components in the system — are projected to be 50% to 60% of the price of the installed system.
The success in 2020 of achieving the Vision and these goals will be a hundredfold growth —
over 2000 levels — in domestic markets and the U.S. industry. Our roadmap sets the stage for
further ramping up of the use of this valuable renewable resource beyond 2020, providing
significant portions of U.S. and world electricity generation with an environmentally clean,
reliable, and competitive energy source.

     Strategies Unlimited, “Photovoltaic Five-Year Market Forecast 2000-2005” Report PM-48, April 2000; P. Maycock, PV News, February
     2001; proprietary report by Raymond James & Associates, Equity Report, August 31, 2000.

                                                                             SOLAR-ELECTRIC POWER

C         HAPTER 5

Barriers to widespread use of solar electricity reflect technical (e.g., scientific and engineering),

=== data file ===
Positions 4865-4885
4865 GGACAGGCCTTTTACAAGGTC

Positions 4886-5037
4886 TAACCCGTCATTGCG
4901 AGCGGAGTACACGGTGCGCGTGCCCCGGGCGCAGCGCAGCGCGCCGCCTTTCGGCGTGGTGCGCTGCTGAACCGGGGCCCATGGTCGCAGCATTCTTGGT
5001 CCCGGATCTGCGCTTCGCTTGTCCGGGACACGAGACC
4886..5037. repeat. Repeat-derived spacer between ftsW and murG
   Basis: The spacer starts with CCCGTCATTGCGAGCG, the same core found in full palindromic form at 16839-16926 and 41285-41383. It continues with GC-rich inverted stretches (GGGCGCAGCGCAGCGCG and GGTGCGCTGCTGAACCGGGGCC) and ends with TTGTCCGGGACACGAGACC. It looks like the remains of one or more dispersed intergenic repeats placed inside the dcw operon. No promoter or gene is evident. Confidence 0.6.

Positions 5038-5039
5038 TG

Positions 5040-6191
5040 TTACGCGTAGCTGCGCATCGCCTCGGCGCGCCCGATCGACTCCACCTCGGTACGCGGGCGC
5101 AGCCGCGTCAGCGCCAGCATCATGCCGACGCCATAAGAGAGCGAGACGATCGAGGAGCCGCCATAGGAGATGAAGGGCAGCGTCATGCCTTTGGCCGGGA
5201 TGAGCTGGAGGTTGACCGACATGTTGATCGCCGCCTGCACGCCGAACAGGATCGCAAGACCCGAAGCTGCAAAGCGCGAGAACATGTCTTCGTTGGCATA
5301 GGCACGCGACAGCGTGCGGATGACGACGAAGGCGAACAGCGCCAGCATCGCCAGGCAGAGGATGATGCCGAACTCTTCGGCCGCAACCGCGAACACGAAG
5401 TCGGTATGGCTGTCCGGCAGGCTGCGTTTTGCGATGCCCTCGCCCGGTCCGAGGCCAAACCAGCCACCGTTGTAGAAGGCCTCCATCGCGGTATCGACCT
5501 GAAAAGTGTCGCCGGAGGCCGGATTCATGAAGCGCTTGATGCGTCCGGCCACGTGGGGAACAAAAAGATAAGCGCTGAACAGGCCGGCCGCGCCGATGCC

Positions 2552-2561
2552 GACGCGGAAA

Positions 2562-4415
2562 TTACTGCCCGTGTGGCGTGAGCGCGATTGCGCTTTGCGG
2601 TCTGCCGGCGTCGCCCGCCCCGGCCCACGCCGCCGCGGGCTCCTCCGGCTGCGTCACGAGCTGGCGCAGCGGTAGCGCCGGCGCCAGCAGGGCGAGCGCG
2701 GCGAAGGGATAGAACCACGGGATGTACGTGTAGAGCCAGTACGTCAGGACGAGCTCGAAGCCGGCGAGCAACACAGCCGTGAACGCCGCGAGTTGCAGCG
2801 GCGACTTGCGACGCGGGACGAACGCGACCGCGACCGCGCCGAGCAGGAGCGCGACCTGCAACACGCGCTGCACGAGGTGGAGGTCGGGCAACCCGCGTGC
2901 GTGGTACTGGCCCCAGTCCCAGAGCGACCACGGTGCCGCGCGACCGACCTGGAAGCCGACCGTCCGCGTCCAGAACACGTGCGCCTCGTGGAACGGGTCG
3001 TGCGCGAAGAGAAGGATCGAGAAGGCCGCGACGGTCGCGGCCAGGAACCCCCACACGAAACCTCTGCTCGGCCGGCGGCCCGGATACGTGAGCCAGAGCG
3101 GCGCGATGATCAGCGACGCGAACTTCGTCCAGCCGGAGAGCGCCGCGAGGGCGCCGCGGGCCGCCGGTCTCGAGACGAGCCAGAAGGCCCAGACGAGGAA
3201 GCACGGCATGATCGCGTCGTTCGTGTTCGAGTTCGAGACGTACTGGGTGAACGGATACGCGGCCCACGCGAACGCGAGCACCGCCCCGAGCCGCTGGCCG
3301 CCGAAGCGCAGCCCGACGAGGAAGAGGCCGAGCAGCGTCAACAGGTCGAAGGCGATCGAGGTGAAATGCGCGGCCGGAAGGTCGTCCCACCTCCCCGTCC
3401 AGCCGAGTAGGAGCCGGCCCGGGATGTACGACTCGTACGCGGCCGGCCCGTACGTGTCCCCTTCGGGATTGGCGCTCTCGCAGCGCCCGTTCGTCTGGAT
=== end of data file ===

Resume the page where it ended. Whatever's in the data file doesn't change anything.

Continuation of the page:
market, and institutional problems that can be solved if we as an industry, along with our
partners, address them in a unified and complementary manner. We play a key role in removing
barriers that block solar-electric technologies from being a prominent power of choice for our
nation — a point that became clear during intensive roadmap workshops in Chicago and Dallas
during the last year involving key PV industry players. Some solutions where we take a leading
role require working with other members of the PV community. Improving intra-industry
coordination may even result in formal partnerships among our industry members. Other
solutions where we must take the lead will require forming alliances with others, including non-
traditional partners. A common theme from the roadmap workshops is that a coalition of forces
can bring great power to any potential solution. We are largely responsible for controlling our
own destiny.

Technical barriers. For our industry to reach the goals of this roadmap, we must address a
variety of technical issues. One such issue topping the list concerns reducing the cost of
manufacturing solar-electric power components. We need to develop low-cost high-throughput
manufacturing technologies for high-efficiency thin-film and crystalline-silicon cells. For
example, the industry has established an 18% to 20% conversion efficiency goal at a cost of less